MERS-CoV Outbreak in Korea

MERS-CoV Outbreak in Korea

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The World Health Organization is reporting an outbreak of Middle Eastern Respiratory Syndrome caused by the Corona Virus, otherwise known as MERS-CoV.

On May 20th, a case of MERS was confirmed in South Korea. The index patient had recently traveled to the Middle East including Qatar, UAE and Bahrain. The patient had sought treatment in Korea for influenza type symptoms at multiple healthcare locations and eventually diagnosed with the virus. There have been an additional 29 cases of MERS confirmed by laboratory diagnosis of which two have died. Most of the patients had close contact with the index patient including healthcare workers, other patients in the hospital and family members.

One person diagnosed with MERS traveled to Hong Kong and then to China while symptomatic, defying travel restriction orders. This person is currently in quarantine in China.

This is the largest outbreak of MERS-CoV outside of the Middle East.

To date there have been 1,179 laboratory-confirmed cases of MERS-CoV since 2012 along with 442 deaths.

For more information see the WHO website.

What Should EMS Do?

EMS agencies should institute protective measures including:
1. EMS providers should be made aware of the symptoms of MERS-CoV and ask patients that present with a fever and respiratory distress whether they have traveled to the Middle East or the Republic of Korea recently, or have been around anyone who has traveled to the Middle East and is now sick with a respiratory disease.
2. Practice good contact and respiratory isolation procedures. As with any infectious disease that can potentially be transmitted by air, EMS workers should use appropriate PPE including gloves and a mask, preferably an M95. If an M95 is not available, then a simple face mask should be used.
3. If a patient is suspected of having MERS-CoV, make sure to alert the receiving hospital so appropriate isolation procedures can be provided including a negative pressure isolation room.
4. Make sure to decontaminate any equipment used on a suspected case of MERS-CoV.
5. Report any suspected cases of MERS-CoV to the local health department.
6. EMS agencies should be aware of any increase in volume of respiratory complaints within their service area and report any anomalies to the local public health department.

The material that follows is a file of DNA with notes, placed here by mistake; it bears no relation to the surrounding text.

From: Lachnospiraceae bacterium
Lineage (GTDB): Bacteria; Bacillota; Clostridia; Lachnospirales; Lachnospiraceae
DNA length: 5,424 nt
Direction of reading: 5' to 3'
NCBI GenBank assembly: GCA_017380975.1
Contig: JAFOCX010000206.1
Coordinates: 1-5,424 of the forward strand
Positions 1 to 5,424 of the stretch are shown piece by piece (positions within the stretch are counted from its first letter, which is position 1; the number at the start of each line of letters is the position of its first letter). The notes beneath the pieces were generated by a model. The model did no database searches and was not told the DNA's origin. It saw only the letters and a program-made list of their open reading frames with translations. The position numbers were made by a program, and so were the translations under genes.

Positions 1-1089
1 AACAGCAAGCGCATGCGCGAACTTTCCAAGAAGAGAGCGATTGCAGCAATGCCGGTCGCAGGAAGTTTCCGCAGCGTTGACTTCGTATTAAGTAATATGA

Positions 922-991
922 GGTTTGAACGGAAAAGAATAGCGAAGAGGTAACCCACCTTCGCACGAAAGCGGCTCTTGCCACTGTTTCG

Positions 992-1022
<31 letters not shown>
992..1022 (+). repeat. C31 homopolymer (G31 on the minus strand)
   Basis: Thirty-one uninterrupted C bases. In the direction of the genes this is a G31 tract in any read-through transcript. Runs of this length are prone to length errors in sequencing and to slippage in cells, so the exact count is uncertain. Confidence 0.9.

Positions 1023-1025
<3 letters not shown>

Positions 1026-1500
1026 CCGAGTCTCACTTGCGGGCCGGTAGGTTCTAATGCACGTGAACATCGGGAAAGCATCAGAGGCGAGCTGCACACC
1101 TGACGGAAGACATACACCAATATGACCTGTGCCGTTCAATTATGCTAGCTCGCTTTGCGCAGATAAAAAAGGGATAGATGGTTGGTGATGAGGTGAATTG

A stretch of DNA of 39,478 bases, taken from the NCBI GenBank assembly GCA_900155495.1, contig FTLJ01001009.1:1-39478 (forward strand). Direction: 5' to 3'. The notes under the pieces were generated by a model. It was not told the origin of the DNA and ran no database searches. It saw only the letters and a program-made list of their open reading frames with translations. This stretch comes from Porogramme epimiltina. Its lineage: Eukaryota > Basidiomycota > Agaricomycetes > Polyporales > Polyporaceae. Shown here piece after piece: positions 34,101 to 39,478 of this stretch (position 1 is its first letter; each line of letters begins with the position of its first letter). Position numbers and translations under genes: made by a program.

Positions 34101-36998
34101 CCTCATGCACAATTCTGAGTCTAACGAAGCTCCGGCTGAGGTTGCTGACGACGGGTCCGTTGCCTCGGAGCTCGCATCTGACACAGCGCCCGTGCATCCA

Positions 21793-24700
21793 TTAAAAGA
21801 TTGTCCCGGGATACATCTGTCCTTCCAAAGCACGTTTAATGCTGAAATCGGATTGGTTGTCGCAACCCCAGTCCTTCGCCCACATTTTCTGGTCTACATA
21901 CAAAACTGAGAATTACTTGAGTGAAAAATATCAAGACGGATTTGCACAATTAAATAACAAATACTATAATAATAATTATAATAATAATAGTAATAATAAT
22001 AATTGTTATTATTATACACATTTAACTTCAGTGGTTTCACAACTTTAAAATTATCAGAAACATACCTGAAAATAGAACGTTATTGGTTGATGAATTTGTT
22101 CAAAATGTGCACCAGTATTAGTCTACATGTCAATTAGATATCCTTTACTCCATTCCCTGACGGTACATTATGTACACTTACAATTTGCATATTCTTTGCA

For more information specific to Healthcare Professionals see the CDC website.

*The above information is provided by FirstWatch specific to EMS teams. For more information on MERS-CoV, please see the background information below.


MERS-CoV is a Corona virus, which is in the same family of viruses that causes the common cold as well as more deadly strains such as the SARS virus from 2003.

The epicenter for the MERS outbreak is Saudi Arabia, however, cases have now been reported in 25 countries including Europe and the United States.

Though a very lethal virus, most experts believe MERS-CoV is difficult to transmit from person to person and usually occurring with close contacts with infected persons. Because of this, healthcare workers taking care of patients with MERS-CoV have reported a significant number of infections.

The virus can survive on surfaces, and might spread when people touch something contaminated. The virus has spread many times in hospitals, dialysis centers and other healthcare facilities making infection control critical to preventing the spread.

There is no vaccine for MERS-CoV.

What to Look for in a Patient with MERS-CoV

The Case Definition, called the “Patient Under Investigation” for MERS-CoV, produced by the CDC defines the characteristics to be aware of when taking care of patients with respiratory complaints. It is listed here.

Severe Illness
Fever and pneumonia or acute respiratory distress syndrome (based on clinical or radiological evidence)
A history of travel from countries in or near the Arabian Peninsula within 14 days before symptom onset, or close contact with a symptomatic traveler who developed fever and acute respiratory illness (not necessarily pneumonia) within 14 days after traveling from countries in or near the Arabian Peninsula
A history of being in a healthcare facility (as a patient, worker, or visitor) in the Republic of Korea within 14 days before symptom onset
A member of a cluster of patients with severe acute respiratory illness (e.g., fever and pneumonia requiring hospitalization) of unknown etiology in which MERS-CoV is being evaluated, in consultation with state and local health departments in the US.

Milder Illness
Fever and symptoms of respiratory illness (not necessarily pneumonia; e.g., cough, shortness of breath)
A history of being in a healthcare facility (as a patient, worker, or visitor) within 14 days before symptom onset in a country or territory in or near the Arabian Peninsula in which recent healthcare-associated cases of MERS have been identified
Fever or symptoms of respiratory illness (not necessarily pneumonia; e.g., cough, shortness of breath)
Close contact with a confirmed MERS case while the case was ill

More information about protective measures can be found at the CDC website.

This posting will be updated as more information becomes available.

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